Small white houses and gardens scattered over hills of lush green; long lines of sedans on the side of the road and dozens of families enjoying a Sunday afternoon. From a distance, it could be life in any western suburb. A closer look reveals grandfathers in bamboo armchairs, wives playing mahjong and men sipping green tea.
This is the new face of rural China.
Bypassing coastal candidates, the State Council named southwestern cities Chengdu and Chongqing as the latest “Special Zones” on June 10. The National Development and Reform Commission (NDRC) said it was a decision that underlined a fundamentally different strategy for growth.
The assigning of new zones and thereby new riches – Tianjin leveraged its special zone status to win huge deals such as Airbus’ first China assembly line – has often been tied to Deng Xiaoping’s 1986 remark that the country should “let some people get rich first.”
Yet in southwest China, at the foot of the Tibetan plateau, the unspoken mantra is “don’t let poor people stay poor” – about 70% of the 40 million residents in the municipalities of Chengdu and Chongqing are rural dwellers.
“That’s the real picture,” said Professor Lin, an economist at the Sichuan Academy of Social Science in Chengdu. “These two cities are the typical Chinese megacities with mega-suburbs. The conspicuous conflicts between the two sides … represent the vast economic disparity throughout China.”
However, the real reason why Beijing chose Chengdu and Chongqing over their east coast rivals lies in the small white houses in Sansheng village, half an hour away from downtown Chengdu.
The village is located among flower fields that fed a generations-old industry. In 2003, when the local government sponsored a flower exposition, the villagers transformed this old local trade into a booming service industry.
They laid out tables and benches in their gardens and used fresh ingredients to cook local foods for the hundreds of families that flooded the 20,000-strong suburban town during the exposition.
The people of Sansheng had discovered that tourism could make them a lot more money than the flower trade.
After that, the changes came fast. Party officials went door-to-door to convince villagers and enterprises to participate in a tourism program. Each household received subsidies to buy furniture and paint it in a unified color and style. Museums, public toilets, golf carts and a shopping mall were erected – all of them flower-themed.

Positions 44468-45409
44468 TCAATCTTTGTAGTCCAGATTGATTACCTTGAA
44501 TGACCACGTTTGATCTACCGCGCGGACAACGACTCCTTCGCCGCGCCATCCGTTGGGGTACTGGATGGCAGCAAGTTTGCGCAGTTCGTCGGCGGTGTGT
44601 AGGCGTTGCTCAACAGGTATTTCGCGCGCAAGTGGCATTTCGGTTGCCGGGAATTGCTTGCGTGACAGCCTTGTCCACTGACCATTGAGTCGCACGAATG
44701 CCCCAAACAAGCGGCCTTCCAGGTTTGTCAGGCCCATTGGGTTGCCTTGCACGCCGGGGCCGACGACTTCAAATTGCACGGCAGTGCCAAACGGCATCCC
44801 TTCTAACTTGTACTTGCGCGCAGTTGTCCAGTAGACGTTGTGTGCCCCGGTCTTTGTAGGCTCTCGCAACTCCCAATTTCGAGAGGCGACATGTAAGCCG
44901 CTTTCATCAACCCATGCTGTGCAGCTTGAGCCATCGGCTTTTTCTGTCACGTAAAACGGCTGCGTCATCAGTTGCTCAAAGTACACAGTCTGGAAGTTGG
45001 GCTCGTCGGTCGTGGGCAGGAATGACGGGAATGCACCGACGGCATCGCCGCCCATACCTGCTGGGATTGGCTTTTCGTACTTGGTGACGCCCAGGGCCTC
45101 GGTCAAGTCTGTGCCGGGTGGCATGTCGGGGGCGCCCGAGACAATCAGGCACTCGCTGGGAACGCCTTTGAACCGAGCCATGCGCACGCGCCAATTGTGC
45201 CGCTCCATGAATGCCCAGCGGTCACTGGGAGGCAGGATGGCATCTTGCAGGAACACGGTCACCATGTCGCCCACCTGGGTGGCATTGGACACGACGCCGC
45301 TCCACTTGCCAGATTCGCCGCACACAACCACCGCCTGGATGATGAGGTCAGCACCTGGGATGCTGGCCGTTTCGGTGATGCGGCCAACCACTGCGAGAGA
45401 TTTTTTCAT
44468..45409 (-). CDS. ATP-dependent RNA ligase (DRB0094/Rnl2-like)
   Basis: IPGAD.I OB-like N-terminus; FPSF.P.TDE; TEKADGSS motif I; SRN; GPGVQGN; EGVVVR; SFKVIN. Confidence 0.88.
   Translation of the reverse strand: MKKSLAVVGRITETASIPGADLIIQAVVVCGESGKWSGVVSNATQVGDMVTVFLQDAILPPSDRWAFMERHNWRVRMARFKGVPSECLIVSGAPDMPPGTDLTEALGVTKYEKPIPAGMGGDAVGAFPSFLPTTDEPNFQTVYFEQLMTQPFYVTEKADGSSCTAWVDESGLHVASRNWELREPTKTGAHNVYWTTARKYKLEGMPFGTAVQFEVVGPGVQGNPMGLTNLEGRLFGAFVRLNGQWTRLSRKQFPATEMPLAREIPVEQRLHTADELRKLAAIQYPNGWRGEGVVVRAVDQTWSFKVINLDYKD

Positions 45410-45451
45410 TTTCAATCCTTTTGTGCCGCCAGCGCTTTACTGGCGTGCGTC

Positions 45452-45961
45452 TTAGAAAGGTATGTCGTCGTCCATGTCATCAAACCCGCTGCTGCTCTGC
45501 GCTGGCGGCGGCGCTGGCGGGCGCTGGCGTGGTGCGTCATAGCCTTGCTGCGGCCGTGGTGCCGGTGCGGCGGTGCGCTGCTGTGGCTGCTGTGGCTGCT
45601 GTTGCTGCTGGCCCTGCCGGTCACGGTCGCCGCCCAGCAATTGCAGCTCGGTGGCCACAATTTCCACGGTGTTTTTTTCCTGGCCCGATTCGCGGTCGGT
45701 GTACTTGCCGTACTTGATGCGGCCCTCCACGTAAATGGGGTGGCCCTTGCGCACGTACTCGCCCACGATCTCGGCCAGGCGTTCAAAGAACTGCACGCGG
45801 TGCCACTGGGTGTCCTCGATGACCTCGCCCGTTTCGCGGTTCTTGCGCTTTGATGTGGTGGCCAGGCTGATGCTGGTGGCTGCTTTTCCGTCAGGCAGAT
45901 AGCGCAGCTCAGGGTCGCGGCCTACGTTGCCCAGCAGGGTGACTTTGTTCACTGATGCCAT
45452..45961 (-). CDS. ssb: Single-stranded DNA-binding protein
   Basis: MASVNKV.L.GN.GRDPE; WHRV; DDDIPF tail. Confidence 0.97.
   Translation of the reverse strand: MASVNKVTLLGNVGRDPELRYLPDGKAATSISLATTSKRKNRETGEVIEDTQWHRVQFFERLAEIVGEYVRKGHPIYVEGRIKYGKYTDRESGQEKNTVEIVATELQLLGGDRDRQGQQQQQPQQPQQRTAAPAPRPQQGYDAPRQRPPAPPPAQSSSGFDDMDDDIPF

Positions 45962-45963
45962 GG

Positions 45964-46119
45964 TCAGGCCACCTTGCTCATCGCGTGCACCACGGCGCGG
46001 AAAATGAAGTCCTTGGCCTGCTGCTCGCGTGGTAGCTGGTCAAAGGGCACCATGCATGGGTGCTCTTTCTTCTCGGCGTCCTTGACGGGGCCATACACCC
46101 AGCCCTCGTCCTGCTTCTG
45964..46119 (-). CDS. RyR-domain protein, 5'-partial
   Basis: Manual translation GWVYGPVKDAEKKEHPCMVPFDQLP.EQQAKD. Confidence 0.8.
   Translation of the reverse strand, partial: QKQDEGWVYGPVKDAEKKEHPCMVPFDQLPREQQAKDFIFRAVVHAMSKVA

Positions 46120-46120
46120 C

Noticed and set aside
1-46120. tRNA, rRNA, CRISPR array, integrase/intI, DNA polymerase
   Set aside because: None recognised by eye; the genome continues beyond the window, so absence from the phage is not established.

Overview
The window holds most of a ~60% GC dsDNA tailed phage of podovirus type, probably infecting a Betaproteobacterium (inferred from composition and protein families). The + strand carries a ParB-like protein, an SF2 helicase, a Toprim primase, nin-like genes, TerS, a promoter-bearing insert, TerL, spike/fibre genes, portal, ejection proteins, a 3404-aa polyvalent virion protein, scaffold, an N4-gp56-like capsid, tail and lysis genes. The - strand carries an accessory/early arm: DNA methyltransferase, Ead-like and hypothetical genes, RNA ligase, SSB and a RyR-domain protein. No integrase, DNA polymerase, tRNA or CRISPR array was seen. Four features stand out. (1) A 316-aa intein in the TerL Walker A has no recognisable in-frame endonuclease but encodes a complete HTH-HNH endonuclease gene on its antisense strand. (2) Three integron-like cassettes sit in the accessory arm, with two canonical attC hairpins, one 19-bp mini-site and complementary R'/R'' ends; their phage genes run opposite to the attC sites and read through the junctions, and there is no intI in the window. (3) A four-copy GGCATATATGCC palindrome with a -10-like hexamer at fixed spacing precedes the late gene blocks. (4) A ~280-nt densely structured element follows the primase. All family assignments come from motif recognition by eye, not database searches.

According to official statistics, 5.31 million tourists visited Sansheng in 2005 and 2006 and another 443,900 dropped by during this year’s Labor Day break. Annual per capita income has jumped from US$500 in 2002 to US$965 in 2006.
Nowadays, village households no longer grow flowers individually. Plots are planned and production managed through a new corporation, which employs local individuals or, more inventively, allows them to become shareholders.
As a result of this transformation in land tenure, people in Sansheng have stable incomes and a full set of social insurance benefits. This is standard for urban residents but for those in possession of a rural hukou – the residential registration held by families – no social insurance, low quality education and poor health care are the norm.
In Beijing, college graduates without urban residency may have to return home due to capital’s “quota for access.” A job offer from a quota-holding state enterprise or a black market hukou, which comes at a cost of up to US$8,000, are the only alternatives.
This notoriously harsh division between urban and rural China makes the developments in Sansheng all the more remarkable. This successful village experiment gave the Chengdu municipal government the confidence to become the first in China to abandon the old separated system and give everyone equal “resident” identity in 2004.
“I went to Sansheng on a regular basis and I saw the changes,” said Bi Dai, a retired worker from a state-owned factory.
“This strategy from the central government sounds like the cities are encircling the villages to urbanize them … I hope this will work.”
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